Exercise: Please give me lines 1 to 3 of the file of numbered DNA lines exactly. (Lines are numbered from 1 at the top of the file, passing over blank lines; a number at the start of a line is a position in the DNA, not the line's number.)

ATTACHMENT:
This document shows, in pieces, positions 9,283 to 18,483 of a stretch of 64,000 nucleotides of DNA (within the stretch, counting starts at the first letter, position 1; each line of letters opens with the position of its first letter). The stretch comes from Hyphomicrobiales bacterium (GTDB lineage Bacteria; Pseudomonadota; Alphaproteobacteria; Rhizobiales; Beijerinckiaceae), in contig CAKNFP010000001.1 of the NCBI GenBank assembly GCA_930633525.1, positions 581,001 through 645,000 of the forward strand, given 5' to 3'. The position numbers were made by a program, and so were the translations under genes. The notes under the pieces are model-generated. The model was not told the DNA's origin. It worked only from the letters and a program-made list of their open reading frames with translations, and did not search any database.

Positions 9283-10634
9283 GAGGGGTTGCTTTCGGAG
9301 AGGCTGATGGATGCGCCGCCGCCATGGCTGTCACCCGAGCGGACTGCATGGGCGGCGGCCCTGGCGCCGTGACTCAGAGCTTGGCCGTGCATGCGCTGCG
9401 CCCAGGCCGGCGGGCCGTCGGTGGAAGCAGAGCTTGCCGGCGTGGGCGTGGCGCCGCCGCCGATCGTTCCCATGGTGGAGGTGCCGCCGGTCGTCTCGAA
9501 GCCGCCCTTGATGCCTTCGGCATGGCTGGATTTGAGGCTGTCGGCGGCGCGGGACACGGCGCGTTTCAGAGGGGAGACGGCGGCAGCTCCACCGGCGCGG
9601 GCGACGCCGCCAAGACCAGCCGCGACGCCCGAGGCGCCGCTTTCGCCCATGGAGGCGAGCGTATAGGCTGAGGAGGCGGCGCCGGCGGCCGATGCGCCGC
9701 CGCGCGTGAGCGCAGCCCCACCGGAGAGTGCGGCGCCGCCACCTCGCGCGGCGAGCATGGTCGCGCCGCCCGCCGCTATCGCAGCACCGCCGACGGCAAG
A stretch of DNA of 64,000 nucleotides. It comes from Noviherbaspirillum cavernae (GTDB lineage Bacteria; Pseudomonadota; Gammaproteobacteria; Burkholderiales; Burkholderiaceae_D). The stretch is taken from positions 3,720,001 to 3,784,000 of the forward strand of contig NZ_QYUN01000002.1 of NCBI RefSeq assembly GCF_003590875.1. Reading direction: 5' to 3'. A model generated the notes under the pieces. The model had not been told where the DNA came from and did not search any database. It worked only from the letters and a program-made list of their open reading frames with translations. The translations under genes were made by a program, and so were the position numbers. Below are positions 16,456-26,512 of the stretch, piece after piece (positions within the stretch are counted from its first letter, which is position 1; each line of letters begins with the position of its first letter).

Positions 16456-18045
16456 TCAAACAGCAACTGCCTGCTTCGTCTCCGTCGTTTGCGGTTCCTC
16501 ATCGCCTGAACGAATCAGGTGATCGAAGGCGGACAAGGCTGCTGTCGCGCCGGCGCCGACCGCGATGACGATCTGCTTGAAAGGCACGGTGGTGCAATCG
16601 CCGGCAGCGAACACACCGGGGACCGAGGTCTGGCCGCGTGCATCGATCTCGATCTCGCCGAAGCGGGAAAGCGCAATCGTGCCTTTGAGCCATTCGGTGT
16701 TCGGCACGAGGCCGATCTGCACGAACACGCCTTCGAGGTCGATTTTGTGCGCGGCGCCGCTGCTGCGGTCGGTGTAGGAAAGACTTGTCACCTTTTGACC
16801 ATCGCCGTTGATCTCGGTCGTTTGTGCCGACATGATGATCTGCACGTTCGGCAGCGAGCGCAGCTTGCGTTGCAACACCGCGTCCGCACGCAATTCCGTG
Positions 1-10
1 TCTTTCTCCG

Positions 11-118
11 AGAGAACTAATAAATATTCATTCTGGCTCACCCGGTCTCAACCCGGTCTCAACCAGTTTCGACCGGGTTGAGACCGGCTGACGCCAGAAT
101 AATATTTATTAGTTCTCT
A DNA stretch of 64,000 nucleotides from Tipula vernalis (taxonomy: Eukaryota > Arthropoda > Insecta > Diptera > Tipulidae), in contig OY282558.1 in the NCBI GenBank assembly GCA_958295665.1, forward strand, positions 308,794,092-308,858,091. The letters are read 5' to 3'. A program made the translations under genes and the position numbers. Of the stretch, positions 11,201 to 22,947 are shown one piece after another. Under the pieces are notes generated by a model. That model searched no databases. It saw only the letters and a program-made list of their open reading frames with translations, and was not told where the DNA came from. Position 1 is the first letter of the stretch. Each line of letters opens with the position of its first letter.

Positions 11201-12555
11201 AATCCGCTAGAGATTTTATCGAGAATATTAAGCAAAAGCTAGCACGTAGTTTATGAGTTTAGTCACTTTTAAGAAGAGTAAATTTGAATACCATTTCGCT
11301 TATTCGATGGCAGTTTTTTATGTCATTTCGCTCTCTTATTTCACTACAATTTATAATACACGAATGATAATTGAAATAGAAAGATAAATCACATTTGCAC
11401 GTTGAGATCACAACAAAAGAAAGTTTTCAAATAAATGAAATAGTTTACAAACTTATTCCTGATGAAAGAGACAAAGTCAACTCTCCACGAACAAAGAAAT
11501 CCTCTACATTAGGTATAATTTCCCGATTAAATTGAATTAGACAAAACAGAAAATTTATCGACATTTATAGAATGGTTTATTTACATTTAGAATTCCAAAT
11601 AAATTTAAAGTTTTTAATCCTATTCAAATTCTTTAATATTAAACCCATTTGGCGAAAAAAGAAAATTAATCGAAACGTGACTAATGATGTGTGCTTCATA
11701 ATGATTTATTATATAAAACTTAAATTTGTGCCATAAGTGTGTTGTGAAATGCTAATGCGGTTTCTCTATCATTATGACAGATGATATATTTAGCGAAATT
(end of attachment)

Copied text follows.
This document shows, in pieces, positions 9,283 to 18,483 of a stretch of 64,000 nucleotides of DNA (within the stretch, counting starts at the first letter, position 1; each line of letters opens with the position of its first letter). The stretch comes from Hyphomicrobiales bacterium (GTDB lineage Bacteria; Pseudomonadota; Alphaproteobacteria; Rhizobiales; Beijerinckiaceae), in contig CAKNFP010000001.1 of the NCBI GenBank assembly GCA_930633525.1, positions 581,001 through 645,000 of the forward strand, given 5' to 3'. The position numbers were made by a program, and so were the translations under genes. The notes under the pieces are model-generated. The model was not told the DNA's origin. It worked only from the letters and a program-made list of their open reading frames with translations, and did not search any database.

Positions 9283-10634
9283 GAGGGGTTGCTTTCGGAG